"On the shelves were the books bound in a cardboard-like material, pale, like tanned human skin, and the manuscripts were intact. In spite of the room’s having been shut up for many years, the air seemed fresher than in the rest of the house. Everything was so recent that several weeks later, when Úrsula went into the room with a pail of water and a brush to wash the floor, there was nothing for her to do. Aureliano Segundo was deep in the reading of a book. Although it had no cover and the title did not appear anywhere, the boy enjoyed the story of a woman who sat at a table and ate nothing but kernels of rice, which she picked up with a pin, and the story of the fisherman who borrowed a weight for his net from a neighbor and when he gave him a fish in payment later it had a diamond in its stomach, and the one about the lamp that fulfilled wishes and about flying carpets. Surprised, he asked Úrsula if all that was true and she answered him that it was, that many years ago the gypsies had brought magic lamps and flying mats to Macondo.

“What’s happening,” she sighed, “is that the world is slowly coming to an end and those things don’t come here any more.””

Good bye to Gabriel García Márquez, who died of pneumonia on April 17, 2014, aged 87…

(via thelyonrampant)

quote

There’s nothing “normal” about having a middle class. Having a middle class is a choice that a society has to make, and it’s a choice we need to make again in this generation, if we want to stop the destruction of the remnants of the last generation’s middle class. Despite what you might read in the Wall Street Journal or see on Fox News, capitalism is not an economic system that produces a middle class. In fact, if left to its own devices, capitalism tends towards vast levels of inequality and monopoly. The natural and most stable state of capitalism actually looks a lot like the Victorian England depicted in Charles Dickens’ novels.

The Middle Class Is Not ”Normal” (via azspot)

(via azspot)

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teenageguide:

"Someday I Suppose," Mighty Mighty Bosstones

Raise your hand if third wave ska played an important formative role in your life. (I’m looking at you, Travis Barker!) This is more or less the point at which I started developing my own tastes and standards, not just musically but pretty much across the aesthetic board. Before ska, it’s all just other people’s music. Sure, I had opinions about the stuff my parents would play in the car (never did get into Gloria Estefan…sorry, Mom!), and there were songs I’d hope to hear when I got control of the dial, but it wasn’t until a friend turned me on to ska that I felt like I was hearing something that really resonated with me, something that was truly mine.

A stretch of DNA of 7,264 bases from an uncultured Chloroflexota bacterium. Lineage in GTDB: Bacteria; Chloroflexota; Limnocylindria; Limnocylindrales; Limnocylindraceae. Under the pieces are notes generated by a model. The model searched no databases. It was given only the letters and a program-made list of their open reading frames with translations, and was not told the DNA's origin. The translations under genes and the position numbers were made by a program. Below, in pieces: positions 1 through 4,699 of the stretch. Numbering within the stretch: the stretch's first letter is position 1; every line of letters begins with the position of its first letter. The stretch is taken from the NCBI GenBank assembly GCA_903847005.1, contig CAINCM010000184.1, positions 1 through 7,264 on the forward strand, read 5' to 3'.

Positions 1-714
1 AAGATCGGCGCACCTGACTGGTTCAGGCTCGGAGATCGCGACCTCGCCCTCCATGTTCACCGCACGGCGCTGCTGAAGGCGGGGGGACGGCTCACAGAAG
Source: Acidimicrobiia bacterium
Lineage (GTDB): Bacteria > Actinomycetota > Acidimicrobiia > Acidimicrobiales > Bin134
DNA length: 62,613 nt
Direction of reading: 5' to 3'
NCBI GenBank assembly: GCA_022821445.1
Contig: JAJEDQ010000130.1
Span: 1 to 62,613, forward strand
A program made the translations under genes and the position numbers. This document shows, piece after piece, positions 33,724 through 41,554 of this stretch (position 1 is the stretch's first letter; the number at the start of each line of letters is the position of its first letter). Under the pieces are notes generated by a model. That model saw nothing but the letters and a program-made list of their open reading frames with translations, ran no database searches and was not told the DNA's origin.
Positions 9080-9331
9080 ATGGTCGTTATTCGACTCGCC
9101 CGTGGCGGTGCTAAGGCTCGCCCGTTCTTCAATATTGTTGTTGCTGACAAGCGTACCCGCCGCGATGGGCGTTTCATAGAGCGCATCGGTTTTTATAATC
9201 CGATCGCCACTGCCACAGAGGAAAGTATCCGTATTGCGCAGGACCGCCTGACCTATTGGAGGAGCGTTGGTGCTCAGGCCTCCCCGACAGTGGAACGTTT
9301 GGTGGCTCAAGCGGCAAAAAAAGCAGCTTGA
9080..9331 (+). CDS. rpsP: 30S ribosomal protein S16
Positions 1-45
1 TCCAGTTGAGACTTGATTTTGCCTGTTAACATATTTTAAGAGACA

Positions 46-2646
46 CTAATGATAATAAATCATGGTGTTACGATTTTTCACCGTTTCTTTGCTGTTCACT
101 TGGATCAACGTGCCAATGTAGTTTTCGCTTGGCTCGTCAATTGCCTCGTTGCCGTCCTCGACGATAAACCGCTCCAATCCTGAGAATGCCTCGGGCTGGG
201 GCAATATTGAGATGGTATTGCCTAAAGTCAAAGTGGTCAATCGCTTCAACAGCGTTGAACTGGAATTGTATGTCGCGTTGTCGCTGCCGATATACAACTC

Hang-UpsLosing StreakWhy Do They Rock So Hard?Life Won’t WaitLet’s Face It…feel free to substitute your own, but albums like these were my lifeblood by the time I got to high school. Ska had it all, man. It was snotty, it was catchy, it was goofy, it offered a way to sneak in the backdoor to punk without getting beaten up by those mohawk and leather types hurling themselves around VFW and KOC halls. Oh, and it had horns. What a sucker I was for the horns. Yes, for a few glorious years, we were, all of us, suckers for the horns. 

The Bosstones knew this. It’s why their videos focus on the brass the way some bands highlight guitar solos. Huge though their biggest single may have been, the video for “The Impression That I Get” is minimalism at its worst: It mirrors the artwork from Let’s Face It, but that just makes it a performance video set in some tedious purgatory of infinite white. In that sense, it’s kind of like a version of “Someday I Suppose” with all the liveliest bits removed. Before the suits got to them…rather, before they got to the suits, the Bosstones were total fashion victims. Or perhaps they would prefer “ensembly challenged”? Suspenders, windbreakers, a Stormtroopers of Death baseball hat, and so much goddamned plaid it’s even smearing its way onto the instruments. Don’t get me wrong, I love the whole classy, two-tone, “band in suits” schtick, but there’s something awkwardly endearing about the gangly pranksters on display in “Someday.” They’re cute, in a sort of sweet and nonthreatening way, like Tai in the seconds before she tumbles down those stairs. —Kylie